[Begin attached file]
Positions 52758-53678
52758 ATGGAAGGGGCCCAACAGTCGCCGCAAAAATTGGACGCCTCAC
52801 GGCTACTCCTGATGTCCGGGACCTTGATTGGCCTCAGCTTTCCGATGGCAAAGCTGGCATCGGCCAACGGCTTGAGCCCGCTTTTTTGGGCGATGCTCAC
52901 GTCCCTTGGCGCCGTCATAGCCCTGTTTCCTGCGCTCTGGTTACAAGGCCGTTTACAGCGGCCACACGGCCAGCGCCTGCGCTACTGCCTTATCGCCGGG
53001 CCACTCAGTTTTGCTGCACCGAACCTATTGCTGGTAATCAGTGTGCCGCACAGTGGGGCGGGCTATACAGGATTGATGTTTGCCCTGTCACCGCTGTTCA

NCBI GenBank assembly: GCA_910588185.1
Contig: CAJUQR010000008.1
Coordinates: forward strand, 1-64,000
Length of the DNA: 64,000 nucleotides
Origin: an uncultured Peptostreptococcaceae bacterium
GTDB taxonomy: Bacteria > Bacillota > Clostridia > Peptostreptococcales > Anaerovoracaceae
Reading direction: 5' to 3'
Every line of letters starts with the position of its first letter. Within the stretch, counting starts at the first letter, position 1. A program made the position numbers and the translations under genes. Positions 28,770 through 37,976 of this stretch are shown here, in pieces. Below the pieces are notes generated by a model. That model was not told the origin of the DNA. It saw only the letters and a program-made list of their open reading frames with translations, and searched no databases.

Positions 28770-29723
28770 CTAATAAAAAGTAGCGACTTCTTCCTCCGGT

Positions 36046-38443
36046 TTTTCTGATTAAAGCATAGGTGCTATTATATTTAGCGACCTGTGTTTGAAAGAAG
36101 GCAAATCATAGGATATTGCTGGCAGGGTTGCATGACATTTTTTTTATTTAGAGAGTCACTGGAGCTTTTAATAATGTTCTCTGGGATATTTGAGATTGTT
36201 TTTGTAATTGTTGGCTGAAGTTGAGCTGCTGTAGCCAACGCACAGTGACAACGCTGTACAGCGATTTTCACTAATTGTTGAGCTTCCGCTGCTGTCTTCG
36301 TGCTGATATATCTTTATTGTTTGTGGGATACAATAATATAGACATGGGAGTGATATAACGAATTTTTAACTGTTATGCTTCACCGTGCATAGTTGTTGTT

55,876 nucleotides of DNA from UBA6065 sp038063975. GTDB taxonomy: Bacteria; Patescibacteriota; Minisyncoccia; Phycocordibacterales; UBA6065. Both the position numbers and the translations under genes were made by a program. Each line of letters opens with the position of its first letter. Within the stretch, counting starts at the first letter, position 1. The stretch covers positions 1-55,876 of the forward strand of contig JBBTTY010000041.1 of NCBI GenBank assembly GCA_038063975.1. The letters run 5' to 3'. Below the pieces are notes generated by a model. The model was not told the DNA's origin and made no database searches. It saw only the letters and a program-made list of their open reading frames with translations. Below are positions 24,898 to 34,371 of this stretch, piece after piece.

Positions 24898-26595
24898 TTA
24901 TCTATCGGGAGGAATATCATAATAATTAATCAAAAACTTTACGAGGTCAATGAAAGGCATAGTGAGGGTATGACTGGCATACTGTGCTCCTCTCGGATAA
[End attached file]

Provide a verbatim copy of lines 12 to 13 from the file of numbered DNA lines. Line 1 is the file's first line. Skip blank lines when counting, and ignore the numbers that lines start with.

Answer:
Reading direction: 5' to 3'
Every line of letters starts with the position of its first letter. Within the stretch, counting starts at the first letter, position 1. A program made the position numbers and the translations under genes. Positions 28,770 through 37,976 of this stretch are shown here, in pieces. Below the pieces are notes generated by a model. That model was not told the origin of the DNA. It saw only the letters and a program-made list of their open reading frames with translations, and searched no databases.